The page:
K'Nex teams build greatness
Each year, Mrs. Diane Caton works with students in preparation for the annual K’Nex competition. This year, Meyersdale MIddle School would have been represented by two teams of highly talented and creative boys and girls. Unfortunately, school closures forced the cancellation of the March 17 competition. This year’s challenge was to create a model of energy conservation based on the following statement, "By conserving energy, we can reduce air and water pollution, lower our electric bill and create a healthier planet. Your team's challenge is to create a way of conserving energy in the future. For example, transforming energy from one object to power another or creating a new type of energy to power a city.”
Team 1 included Laurel Daniels, Zoe Hetz, Gracie Paulman and Kyle Smith. These students were all in eighth grade.
“This team of students has been in the K'nex program since they were fourth graders. They have high expectations for themselves and they nail it every single year. I am certain that they would have been successful at this year's competition because of their dedication. After competing at both the regional and state level in the past, all four of these students know how to speak to the judges and they are very convincing,” Caton explained. “Unfortunately for this group of students, they have completed all of the competitions that they can attend as the competition ends after 8th grade. I hope that regardless of the fact that they didn't get to compete (and win) this year, they have been amazing and our teachers and administrators could not be more proud of them!”
Team 1 worked on their project every Tuesday morning during PLT (Personalized Learning Time) time from December to March. They also worked during sixth period in February and March to finish all of the required components. Teams are required to journal their progress, calculate price, create a blueprint and create a tri-fold information board. They practiced building their project within the time limit in an after-school session.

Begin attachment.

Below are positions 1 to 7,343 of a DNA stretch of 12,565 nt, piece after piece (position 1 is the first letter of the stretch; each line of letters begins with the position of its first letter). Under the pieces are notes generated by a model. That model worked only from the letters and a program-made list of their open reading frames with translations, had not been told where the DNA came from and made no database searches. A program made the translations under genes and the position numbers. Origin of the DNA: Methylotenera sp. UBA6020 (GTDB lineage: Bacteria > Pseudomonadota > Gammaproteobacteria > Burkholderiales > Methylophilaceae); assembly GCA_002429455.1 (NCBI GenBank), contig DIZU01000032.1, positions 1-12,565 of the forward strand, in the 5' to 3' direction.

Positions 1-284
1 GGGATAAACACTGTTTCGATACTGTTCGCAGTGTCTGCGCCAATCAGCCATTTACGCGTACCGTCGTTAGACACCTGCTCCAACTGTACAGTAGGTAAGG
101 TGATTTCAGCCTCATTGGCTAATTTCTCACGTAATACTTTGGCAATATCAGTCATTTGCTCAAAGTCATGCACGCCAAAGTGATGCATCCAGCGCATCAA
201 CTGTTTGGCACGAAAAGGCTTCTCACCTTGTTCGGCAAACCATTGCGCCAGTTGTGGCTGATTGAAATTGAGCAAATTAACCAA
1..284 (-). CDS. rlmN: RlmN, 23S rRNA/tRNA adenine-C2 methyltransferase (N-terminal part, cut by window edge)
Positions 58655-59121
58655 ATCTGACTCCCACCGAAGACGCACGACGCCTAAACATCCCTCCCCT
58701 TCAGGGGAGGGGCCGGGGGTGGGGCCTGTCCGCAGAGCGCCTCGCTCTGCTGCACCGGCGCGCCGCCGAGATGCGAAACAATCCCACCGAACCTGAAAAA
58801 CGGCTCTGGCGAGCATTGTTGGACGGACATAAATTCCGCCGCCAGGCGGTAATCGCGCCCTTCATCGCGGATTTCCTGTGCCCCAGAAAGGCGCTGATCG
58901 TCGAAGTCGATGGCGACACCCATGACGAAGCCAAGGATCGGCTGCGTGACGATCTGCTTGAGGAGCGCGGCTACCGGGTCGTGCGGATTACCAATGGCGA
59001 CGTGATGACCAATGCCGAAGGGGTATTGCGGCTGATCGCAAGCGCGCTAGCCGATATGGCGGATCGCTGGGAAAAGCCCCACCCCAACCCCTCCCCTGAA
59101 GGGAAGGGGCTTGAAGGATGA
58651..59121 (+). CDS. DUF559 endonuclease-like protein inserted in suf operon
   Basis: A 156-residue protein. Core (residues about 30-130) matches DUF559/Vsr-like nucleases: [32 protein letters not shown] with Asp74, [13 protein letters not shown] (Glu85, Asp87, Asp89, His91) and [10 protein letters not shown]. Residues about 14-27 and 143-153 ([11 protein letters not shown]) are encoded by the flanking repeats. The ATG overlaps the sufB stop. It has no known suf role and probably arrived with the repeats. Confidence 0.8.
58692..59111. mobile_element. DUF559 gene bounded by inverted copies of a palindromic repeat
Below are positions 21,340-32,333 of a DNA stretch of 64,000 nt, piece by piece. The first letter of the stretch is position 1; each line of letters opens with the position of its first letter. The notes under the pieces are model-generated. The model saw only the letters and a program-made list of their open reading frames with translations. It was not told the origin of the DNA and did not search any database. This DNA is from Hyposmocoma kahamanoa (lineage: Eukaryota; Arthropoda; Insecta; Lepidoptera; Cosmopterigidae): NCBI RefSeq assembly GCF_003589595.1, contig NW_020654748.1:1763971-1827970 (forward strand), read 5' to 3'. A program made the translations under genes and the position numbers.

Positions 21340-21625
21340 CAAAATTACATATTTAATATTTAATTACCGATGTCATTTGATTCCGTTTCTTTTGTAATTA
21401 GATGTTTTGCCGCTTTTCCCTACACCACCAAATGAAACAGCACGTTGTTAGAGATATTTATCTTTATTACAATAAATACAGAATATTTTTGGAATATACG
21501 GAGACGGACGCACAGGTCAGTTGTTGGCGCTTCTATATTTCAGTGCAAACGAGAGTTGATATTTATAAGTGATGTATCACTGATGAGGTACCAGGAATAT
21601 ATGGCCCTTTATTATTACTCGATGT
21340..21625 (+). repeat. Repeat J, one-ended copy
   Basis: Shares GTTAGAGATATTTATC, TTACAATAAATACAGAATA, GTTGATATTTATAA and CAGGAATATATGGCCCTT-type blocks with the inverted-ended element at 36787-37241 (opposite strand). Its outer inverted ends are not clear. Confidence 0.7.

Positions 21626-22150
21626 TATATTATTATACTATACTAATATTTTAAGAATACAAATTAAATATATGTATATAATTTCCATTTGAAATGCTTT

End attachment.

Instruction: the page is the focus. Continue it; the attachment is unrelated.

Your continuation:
“Their project was called the ‘Dump Site Inn.’ It was a multi-level condo building that was fully powered by gases released from a landfill. They included a cleaning station to convert wastes into electricity. The elevator, fans, heat and electricity are all powered using these gases and carbon nanotubes. The condo reduces the amount of waste that is thrown into the ocean, hurting animals, while reducing air pollution,” Caton explained.
Team 2 included the following sixth grade students, Aidan Mosholder, Matthew Hainsworth and Nicholas Kimble. As sixth grade does not have PLT time, these students met afterschool weekly from December through March.
“These boys were very dedicated as they gave up their own after school free time to stay after school and work on their project and all of its components. Their project was called "Pee Power." In their town, the urine was sent to a device that would take the electrolytes out of the urine and convert them into energy. These electrolytes create what they called "electrogas" that could power vehicles of any type. They also created a ferris wheel and a carousel that are powered by electrolytes. This type of energy is never ending and costs very little to create using their separating device,” Caton explained.
“I am very proud of these boys for finishing a project and coming up with a truly unique idea. This was the first year that they were to attend the competition but I truly feel that they had the potential to come home with a trophy. I hope that they choose to use some of their PLT time to come together as a group to compete next year."
Both teams deserve applause for their efforts and innovation!